So, with what we already know about the abuses of the attendance law, let’s think about these mandatory mental health screenings being in a child’s medical file.  It’s not a big leap to assume that the county attorneys will now use these subjective results to further penalize families.  Let’s say your child’s pediatrician--who, by the way, is not a mental health professional--concludes your child might have depression or ADHD because of a couple questions on a short survey.  As a parent who knows your child best, you decline to pursue treatment.  Your child happens to miss 20 days and is turned over to the county attorney.  The county attorney demands your medical records to prove that your child was really “sick enough” to miss 20 days.  Of course you can decline to hand those records over but you risk being prosecuted and threatened with the removal of your sick child, so you decide to provide the records to the county attorney.

In those medical records there’s that mental health screening.  Now the county attorney is tracking your “problem child” and questioning why you didn’t get treatment.  Next thing you know you’re accused of something you’ve never even heard of:  Mental health neglect.  Don’t laugh; it may not be a real term now but just wait.  They came up with the bogus crime of “educational neglect” so a new category used to criminalize parents is not a stretch at all.  The next call is to CPS.  Do you see where I'm going here?

If you think your child's mental health screening will be kept confidential no matter what, think again.  If you think it would never be used against you, think again.

I’m not a conspiracy theorist but something is very wrong here.  I don’t know what else to say except that OUR WORK IS NOT DONE.  We need to remain vigilant, we need to remain vocal, we need to keep standing up for our children and our parental rights and work to regain the rights that have already been taken from us.  We did not sign our parental rights over to the state when we enrolled our children in school.  We simply asked the schools to teach our children math, reading, social studies and science and we pay them a lot of our hard-earned money to do so.  Now we need to keep sending our message to the schools and the legislature until they get it:  Teach our children the basics and send them home for the rest.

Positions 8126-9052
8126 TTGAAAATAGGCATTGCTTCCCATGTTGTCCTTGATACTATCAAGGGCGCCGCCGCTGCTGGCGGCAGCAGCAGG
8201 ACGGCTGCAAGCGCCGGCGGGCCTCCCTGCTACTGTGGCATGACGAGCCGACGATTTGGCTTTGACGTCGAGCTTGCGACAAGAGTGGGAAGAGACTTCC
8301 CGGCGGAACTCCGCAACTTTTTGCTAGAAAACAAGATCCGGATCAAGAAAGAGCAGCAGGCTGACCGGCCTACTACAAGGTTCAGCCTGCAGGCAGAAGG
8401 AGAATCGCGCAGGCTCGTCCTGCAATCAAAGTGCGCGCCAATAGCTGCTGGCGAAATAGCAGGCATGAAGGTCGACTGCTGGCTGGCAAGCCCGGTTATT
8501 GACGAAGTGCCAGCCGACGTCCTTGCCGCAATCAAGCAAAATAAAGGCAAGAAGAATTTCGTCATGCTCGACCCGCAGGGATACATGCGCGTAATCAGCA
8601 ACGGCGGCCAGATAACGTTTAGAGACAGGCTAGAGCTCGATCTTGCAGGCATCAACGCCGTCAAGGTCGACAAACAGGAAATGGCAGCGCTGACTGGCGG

7 comments:

  1. Brenda Vosik, director of the Nebraska Family Forum, raises serious concerns about the intentions behind Nebraska's harsh school attendance law and proposed legislation to force mental health screenings on public school children.

    What some of you may not know is Nebraska takes children from their homes at the second highest rate in the country and even the architect of Nebraska's so called truancy law has admitted publicly that the law was necessary as a tool for rooting out child abuse.

    NEBRASKA parents if you want to retain your parental rights and your innocence till proven guilty, it is imperative that you join your time, sincere efforts, a resources with Brenda Vosik and the NFF to fight back against government intrusion into family life!

    Remember this news story where Sen. Brad Ashford admitted publicly what the agenda is: http://www.nebraskafamilyforum.org/2012/02/truancy-or-child-neglect-which-laws-are.html?m=1

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  2. I am one of the parents Brenda is referring to in this article and I have been put through the justice system to defend my parenting of a child with a medical condition. This meant that my son's medical records became evidence and the county attorney and his deputy attorney went through them all to determine if we were telling the truth and if he was ill enough. It is happening and there is no privacy for our kids in the school system. Parents, please stand up and stop this insanity.

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  3. Quoting Supreme Court Justice McReynolds, these word were written in the early 1900's:

    The Court has never attempted to define, with exactness, the liberty guaranteed by the Fourteenth Amendment. Without doubt, it denotes not merely freedom from bodily restraint but also the right of the individual to engage in any of the common occupations of life, to acquire useful knowledge, to marry, establish a home and bring up children, to worship God according to the dictates of his own conscience, and generally to enjoy those privileges long recognized at common law as essential to the orderly pursuit of happiness by free men.

    The Fourteenth Amendment still applies. Parents, we have a right to make decisions about our own children's lives. Please speak up and let your State Senators know that you, as a parent, are best decision maker for your own children. Please consider publicly stating your opposition to the further intrusion of the government into average citizen's everyday lives.